After a decade-long production run, the Lamborghini Gallardo is a thing of the past. A really fast thing of the past, but alas, forever a thing of the past.
The final Gallardo, a red LP 570-4 Spyder Performante destined for a private collector, rolled off the line late last month in Sant’Agata Bolognese, the culmination of a production run of more than 14,000 cars since 2003, and which brought the niche super sports car maker to historic levels of output and, yes, income for parent company, Audi. To put it in perspective, Lamborghini has only produced 30,000 cars in its 50-year history, meaning that nearly one half of all Lambos ever built are Gallardos.
Even at the end of its run, the baby bull never got old, thanks to mid-cycle improvements and numerous model variants, including a convertible (“Spyder,” in Lambo-speak), lightweight “Superleggera” models and a variety of special editions, including two police cars currently in use by the Italian State Police. All Gallardos were powered by rev-happy V-10 engines and were almost entirely hand-built using aluminum spaceframe construction. Most featured all-wheel drive, though the two-wheel-drive LP550-2 model joined the lineup for 2011. In track-only Super Trofeo form, the Gallardo was the star of Lamborghini’s first ever single-make gentleman’s racing series, the Blancpain Super Trofeo, a series that will certainly live on, even if the Gallardo doesn’t.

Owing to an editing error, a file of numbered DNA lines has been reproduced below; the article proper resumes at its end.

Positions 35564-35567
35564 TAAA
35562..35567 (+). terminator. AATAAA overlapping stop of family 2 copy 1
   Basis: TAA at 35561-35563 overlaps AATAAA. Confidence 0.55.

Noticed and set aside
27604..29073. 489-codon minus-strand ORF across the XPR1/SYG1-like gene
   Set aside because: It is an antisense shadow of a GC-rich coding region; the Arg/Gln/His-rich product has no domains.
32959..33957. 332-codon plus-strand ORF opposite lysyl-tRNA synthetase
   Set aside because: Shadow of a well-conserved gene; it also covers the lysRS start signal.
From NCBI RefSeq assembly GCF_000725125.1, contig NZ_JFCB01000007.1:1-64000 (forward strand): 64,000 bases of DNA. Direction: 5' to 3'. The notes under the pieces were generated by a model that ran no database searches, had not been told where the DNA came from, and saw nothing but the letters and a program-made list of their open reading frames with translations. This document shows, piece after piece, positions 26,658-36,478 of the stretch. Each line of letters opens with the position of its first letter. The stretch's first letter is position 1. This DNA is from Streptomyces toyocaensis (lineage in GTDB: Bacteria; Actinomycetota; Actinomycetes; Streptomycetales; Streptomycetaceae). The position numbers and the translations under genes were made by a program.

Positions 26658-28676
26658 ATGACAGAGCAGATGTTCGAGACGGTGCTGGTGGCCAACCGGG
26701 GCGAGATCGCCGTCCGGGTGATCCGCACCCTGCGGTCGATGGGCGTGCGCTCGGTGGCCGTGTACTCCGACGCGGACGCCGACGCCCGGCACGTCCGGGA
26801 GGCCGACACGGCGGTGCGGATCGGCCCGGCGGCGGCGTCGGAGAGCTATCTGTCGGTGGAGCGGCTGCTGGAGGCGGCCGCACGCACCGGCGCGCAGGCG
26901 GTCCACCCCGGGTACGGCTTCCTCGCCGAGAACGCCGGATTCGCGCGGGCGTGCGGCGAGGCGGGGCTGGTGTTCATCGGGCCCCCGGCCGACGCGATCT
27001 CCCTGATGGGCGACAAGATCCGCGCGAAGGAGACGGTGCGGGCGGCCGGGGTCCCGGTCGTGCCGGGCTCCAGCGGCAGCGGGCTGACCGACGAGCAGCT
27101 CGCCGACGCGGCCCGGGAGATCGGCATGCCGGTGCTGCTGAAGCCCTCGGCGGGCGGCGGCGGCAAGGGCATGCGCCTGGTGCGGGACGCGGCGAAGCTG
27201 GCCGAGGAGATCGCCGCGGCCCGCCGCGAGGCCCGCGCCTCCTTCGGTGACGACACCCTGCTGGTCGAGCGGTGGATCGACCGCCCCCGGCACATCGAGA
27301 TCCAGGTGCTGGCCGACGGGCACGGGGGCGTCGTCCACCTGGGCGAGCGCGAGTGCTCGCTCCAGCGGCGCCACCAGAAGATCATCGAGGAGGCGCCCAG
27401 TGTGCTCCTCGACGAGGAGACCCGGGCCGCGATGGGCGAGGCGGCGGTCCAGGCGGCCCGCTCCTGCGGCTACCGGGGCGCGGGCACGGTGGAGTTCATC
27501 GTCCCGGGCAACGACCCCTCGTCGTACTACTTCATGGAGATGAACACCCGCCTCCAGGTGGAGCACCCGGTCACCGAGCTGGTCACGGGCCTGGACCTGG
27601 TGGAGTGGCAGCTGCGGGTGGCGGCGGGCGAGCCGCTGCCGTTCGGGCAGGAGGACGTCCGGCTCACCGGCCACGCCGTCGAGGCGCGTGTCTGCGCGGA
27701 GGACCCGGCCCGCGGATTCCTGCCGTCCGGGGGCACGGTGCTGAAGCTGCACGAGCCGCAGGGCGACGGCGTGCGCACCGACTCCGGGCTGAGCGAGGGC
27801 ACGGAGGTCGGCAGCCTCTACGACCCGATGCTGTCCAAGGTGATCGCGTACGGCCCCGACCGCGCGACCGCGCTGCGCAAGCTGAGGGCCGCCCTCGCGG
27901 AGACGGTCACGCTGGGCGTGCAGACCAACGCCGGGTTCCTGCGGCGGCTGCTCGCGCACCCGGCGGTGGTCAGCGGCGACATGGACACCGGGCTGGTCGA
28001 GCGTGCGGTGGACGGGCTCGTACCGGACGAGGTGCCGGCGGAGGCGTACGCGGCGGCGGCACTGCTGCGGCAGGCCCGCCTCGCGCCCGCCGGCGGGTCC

Of course, there will be a successor, likely to appear early next year as a 2015 model. Names that have been kicked around include “Cabrera,” which would continue Lamborghini’s longstanding tradition of naming its sport cars after ferocious fighting bulls, and “Deimos,” the Greek god of terror and dread. Regardless of what Lamborghini calls it, do not expect it to be any less badass. And that’s no bull.
- Lamborghini Gallardo